Leo DiCaprio is another example of an actor and a movie star. It is hard to imagine Leo doing an action film or even a slapstick comedy – not that there is anything wrong with that. There is a place for Iron Man and there is a place for J. Edgar in this world. But the stories that Leo wants to tell, the stories that Leo wants to be a part of, involve complicated people in serious situations. And though life has its funny moments and though we love our fantasies, this is what Leo wants to represent.

Capital A – as in art — Actors are not quite in it for the money or the fame. But if you are an actor in the movies you are, ipso facto, famous and rich. It is obviously a complicated relationship; as complicated, really, as an independent film. Obviously an actor could stick to stage work, doing Ibsen off Broadway. But if you are going out an auditioning for films in Los Angeles, fame and/or money are clearly a motivating factor. Not the number one factor, but a big factor nonetheless. So there is clearly a difference between capital a Actors and movie stars. But the difference is not as great as we would like to think.

Who are your favorite movie stars and Actors? Tell us in the comments below or on Facebook and Twitter.

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Bro and Tell

BFFs And Night Court For Sports

Bromance and Comeuppance On Two New Comedy Crib Series

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“Silicon Valley meets Girls meets black male educators with lots of unrealized potential.”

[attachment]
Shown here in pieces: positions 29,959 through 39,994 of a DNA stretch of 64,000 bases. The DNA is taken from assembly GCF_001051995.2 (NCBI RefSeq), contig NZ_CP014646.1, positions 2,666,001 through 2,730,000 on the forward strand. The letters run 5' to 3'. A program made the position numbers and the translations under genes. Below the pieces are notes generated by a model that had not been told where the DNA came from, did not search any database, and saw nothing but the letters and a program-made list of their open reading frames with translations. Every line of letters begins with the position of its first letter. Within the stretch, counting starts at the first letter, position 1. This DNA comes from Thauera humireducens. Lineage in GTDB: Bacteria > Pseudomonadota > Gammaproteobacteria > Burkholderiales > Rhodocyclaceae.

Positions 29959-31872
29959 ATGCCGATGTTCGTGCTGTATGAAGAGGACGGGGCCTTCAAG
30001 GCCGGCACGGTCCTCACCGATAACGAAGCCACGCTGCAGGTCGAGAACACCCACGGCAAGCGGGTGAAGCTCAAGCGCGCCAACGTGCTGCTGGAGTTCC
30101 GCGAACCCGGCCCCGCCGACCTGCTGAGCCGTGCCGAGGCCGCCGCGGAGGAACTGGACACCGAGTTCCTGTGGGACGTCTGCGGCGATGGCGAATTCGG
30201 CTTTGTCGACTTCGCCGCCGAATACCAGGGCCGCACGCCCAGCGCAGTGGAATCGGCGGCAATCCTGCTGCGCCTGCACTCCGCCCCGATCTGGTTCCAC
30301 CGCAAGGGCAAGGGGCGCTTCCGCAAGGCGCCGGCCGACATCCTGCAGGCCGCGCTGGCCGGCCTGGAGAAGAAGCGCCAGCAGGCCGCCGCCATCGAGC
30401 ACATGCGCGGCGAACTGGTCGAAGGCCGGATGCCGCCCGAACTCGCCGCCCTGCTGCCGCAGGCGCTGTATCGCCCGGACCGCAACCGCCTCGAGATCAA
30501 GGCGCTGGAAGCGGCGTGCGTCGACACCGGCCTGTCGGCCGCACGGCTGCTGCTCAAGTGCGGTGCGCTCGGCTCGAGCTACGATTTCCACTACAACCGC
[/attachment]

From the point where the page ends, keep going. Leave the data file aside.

That’s how Carl Foreman Jr. and Anthony Gaskins categorize their new series Frank and Lamar which joins Joe Schiappa’s Sport Court in the latest wave of new series available now on IFC’s Comedy Crib. To better acquaint you with the newbies, we went right to the creators for their candid POVs. And they did not disappoint. Here are snippets of their interviews:

Frank and Lamar

via GIPHY

IFC: How would you describe Frank and Lamar to a fancy network executive you met in an elevator?
Carl: Best bros from college live and work together teaching at a fancy Manhattan private school, valiantly trying to transition into a more mature phase of personal and professional life while clinging to their boyish ways.

IFC: And to a friend of a friend you met in a bar?
Carl: The same way, slightly less coherent.

Anthony: I’d probably speak about it with much louder volume, due to the bar which would probably be playing the new Kendrick Lamar album. I might also include additional jokes about Carl, or unrelated political tangents.

Carl: He really delights in randomly slandering me for no reason. I get him back though. Our rapport on the page, screen, and in real life, comes out of a lot of that back and forth.

IFC: In what way is Frank and Lamar a poignant series for this moment in time?